The reality for people just getting into real estate is that house flipping takes a fair amount of knowledge about how the strategy works.

If you want to flip houses, you are going to need:

  • Expense and budgeting experience
  • Knowledge of construction
  • Experience with interior design
  • Contractor relationships
  • Realtor relationships

If you have these qualities, then investing in house flipping may be a good fit for you in earning a comfortable income through real estate investing.

The most challenging part of the house flipping strategy is finding an undervalued property in your local market. Typically, house flippers work with local realtors to find ideal flip houses before they hit the market and are offered to the general public.

Realtors present the investor’s offer to buy the property “as is,” generally using an all-cash offer.

Usually, a cash offer is required because the property is in such poor shape, that the owner would have to spend thousands in repairs before listing it with a realtor. The investor, therefore, has to do his or her due diligence on the property before deciding on buying.

Is the property in a sought after area? Does the house need significant repairs, and if so, what will be the total cost of repairs?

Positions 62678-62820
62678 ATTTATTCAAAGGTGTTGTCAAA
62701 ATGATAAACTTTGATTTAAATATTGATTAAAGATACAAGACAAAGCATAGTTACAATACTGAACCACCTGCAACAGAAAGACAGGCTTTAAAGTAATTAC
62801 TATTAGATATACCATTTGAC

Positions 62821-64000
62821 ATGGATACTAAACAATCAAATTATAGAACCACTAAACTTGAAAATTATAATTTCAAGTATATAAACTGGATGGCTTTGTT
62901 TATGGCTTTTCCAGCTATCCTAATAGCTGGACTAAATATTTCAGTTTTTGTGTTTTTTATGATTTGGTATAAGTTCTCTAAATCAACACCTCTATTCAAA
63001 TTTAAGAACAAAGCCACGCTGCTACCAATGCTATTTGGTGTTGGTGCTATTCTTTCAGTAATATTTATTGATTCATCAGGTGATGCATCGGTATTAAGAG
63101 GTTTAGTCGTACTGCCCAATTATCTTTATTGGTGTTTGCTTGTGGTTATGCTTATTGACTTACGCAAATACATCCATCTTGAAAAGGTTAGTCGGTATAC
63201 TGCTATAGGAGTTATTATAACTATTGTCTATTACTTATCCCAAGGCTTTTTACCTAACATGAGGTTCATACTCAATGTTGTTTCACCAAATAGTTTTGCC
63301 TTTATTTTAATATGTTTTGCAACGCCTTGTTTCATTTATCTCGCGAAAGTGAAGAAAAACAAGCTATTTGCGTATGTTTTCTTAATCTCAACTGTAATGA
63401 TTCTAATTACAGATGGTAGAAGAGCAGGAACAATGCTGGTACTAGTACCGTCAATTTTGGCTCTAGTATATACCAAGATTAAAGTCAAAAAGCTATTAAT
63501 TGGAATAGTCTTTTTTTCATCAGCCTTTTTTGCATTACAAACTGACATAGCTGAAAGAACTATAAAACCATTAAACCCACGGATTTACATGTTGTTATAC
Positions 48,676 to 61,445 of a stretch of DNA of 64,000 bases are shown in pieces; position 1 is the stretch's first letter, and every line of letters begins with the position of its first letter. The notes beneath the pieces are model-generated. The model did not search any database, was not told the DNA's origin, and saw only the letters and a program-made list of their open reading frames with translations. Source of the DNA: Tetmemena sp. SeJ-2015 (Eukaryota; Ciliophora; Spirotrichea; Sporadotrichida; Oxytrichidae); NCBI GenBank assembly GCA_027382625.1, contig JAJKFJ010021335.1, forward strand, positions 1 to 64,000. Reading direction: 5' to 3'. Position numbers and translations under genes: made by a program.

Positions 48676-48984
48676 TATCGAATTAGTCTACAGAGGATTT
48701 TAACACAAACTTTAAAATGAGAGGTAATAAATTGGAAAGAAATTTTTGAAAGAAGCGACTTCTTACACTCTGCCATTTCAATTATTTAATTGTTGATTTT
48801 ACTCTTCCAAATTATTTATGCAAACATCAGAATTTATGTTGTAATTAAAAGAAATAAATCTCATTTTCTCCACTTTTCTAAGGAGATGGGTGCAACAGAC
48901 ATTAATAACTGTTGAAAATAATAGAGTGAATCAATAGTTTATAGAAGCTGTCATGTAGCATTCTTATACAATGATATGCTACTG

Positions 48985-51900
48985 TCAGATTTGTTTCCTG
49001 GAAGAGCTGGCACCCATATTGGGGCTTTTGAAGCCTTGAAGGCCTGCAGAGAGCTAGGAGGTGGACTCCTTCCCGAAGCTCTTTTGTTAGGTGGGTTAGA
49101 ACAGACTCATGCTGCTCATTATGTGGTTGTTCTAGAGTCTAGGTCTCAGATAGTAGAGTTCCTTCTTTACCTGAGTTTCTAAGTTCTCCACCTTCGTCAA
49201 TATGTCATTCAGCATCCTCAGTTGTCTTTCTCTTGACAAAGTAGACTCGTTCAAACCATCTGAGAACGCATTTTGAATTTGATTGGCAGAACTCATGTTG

Who will be the prospective buyers of the property after it is renovated? Will it sell quickly?

Answers to these questions play a large part in determining if the property warrants the time and effort, and frankly, the risk of an investment.

While there is plenty to be made on flips, many an investor getting into real estate have lost a bundle on house flips that turned out more costly than first realized.

House flipping can be lucrative but are typically reserved for savvy, well-seasoned real estate investors who understand the costs of renovation.

Real Estate Investment Trusts

Real Estate Investment Trusts or “REITs” are another way that people who are getting into real estate can get solid returns on their investment.

REITs are an investment vehicle – a fund, that focuses on owning, holding, and churning commercial or residential property.

An investor can take part with as little as $1000, $5,000 or $10,000 and receive monthly, quarterly or yearly dividend payments (also known as distributions)based on the fund’s annual profits.

The investor participates via a private placement memorandum. The memorandum provides a prospectus of the fund, including the amount of return expected and the types of properties held in the trust.

The fund manager acquires real estate assets for the trust. Many REITs concentrate their core portfolio on office space in urban locations across the U.S. with higher rental rates.

However, REIT properties could include:

  • Office Buildings
  • Malls
  • Medical Centers
  • Hospitals
  • Industrial Buildings

The fund then collects rents and manages the properties, ensuring full occupancy and competitive lease agreements are in place. After three to seven years, when values increase, the properties are sold off at a profit.